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  1. Process Contaminants in Food

Analytical Results of Testing Food for PFAS from Environmental Contamination

<< Per- and Polyfluoroalkyl Substances (PFAS)

To understand the potential dietary exposure to PFAS from food, the FDA has focused its testing on foods most commonly eaten by people in the United States. The FDA also conducts testing of food grown or produced in areas with known environmental contamination, to detect and evaluate potential contamination of human and animal food. When the FDA finds a detectable level of PFAS, the agency conducts an assessment to evaluate whether the level detected presents a possible human health concern and warrants further FDA action.

The FDA’s analytical method is validated for each type of PFAS. The types of PFAS that the FDA tests for is dependent on their expected uptake to foods and on the availability of chemical standards (i.e., the unique chemical fingerprint that allows us to separately detect and measure each PFAS). For example, in the FDA’s 2022 survey of seafood some of the PFAS that were added to our method had been identified in the literature as being more prevalent in seafood.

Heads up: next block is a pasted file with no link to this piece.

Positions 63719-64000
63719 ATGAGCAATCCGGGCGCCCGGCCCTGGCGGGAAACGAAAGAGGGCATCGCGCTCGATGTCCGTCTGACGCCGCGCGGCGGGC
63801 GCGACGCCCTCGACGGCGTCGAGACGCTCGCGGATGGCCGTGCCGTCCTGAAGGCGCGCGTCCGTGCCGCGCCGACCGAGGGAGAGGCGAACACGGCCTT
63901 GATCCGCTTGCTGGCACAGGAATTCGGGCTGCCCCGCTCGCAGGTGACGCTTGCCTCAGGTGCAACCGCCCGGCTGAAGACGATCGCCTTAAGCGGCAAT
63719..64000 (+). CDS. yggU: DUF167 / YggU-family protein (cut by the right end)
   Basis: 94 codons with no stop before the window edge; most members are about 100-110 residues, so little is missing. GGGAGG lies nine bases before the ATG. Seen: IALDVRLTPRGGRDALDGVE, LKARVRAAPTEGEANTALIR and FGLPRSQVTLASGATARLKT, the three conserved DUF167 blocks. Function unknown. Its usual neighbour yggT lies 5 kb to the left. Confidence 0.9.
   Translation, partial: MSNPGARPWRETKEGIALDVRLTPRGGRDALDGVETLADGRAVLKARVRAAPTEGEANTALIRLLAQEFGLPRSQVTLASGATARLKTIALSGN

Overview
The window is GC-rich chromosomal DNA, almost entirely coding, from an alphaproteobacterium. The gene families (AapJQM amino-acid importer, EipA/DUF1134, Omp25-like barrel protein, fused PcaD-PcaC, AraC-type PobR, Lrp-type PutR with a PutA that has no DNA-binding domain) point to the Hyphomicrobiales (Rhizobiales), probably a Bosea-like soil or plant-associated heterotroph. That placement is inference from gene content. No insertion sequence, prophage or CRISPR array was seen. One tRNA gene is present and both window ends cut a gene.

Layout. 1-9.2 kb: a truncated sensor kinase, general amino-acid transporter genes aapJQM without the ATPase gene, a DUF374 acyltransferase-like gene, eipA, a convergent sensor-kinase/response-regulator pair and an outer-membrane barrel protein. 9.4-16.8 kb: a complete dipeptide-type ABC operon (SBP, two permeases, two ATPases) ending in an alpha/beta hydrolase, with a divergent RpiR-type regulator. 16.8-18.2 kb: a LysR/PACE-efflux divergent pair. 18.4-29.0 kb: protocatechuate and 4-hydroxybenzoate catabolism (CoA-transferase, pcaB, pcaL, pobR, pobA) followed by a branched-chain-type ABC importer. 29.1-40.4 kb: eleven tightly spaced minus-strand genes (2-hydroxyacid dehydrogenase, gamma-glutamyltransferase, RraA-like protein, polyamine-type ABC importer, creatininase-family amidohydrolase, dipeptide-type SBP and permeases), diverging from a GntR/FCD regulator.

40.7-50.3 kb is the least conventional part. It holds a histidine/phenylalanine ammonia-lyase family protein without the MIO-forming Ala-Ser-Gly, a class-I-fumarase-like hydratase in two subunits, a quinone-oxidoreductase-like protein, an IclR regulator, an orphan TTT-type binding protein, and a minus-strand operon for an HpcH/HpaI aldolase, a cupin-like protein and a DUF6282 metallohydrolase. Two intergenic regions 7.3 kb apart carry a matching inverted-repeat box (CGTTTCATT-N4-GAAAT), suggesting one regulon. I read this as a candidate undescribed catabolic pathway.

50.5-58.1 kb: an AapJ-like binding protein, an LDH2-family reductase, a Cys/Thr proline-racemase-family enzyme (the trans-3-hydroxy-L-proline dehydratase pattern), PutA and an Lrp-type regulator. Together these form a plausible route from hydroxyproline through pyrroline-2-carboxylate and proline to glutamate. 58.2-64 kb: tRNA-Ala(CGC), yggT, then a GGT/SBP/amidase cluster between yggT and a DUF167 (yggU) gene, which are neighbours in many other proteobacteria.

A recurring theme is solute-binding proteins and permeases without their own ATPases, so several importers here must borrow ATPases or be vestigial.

The development of toxicological reference values is an area of ongoing scientific research. Toxicological reference values help the FDA to assess if there is a potential health concern from exposure to specific types of PFAS, at certain levels. Currently there are six PFAS (PFOA, PFOS, PFNA, PFHxS, HFPO-DA ⌈GenX⌉, and PFBS) from environmental contamination for which the FDA can assess the potential human health concern for levels found in food. At this time, there are no other appropriate toxicological reference values for the other types of PFAS that the FDA may test for. Therefore, it is not possible to determine at what levels exposure for these other types of PFAS may be a potential health concern. Additionally, we are not able at this time to determine if there is a cumulative health risk from co-exposure to multiple types of PFAS detected in food samples.

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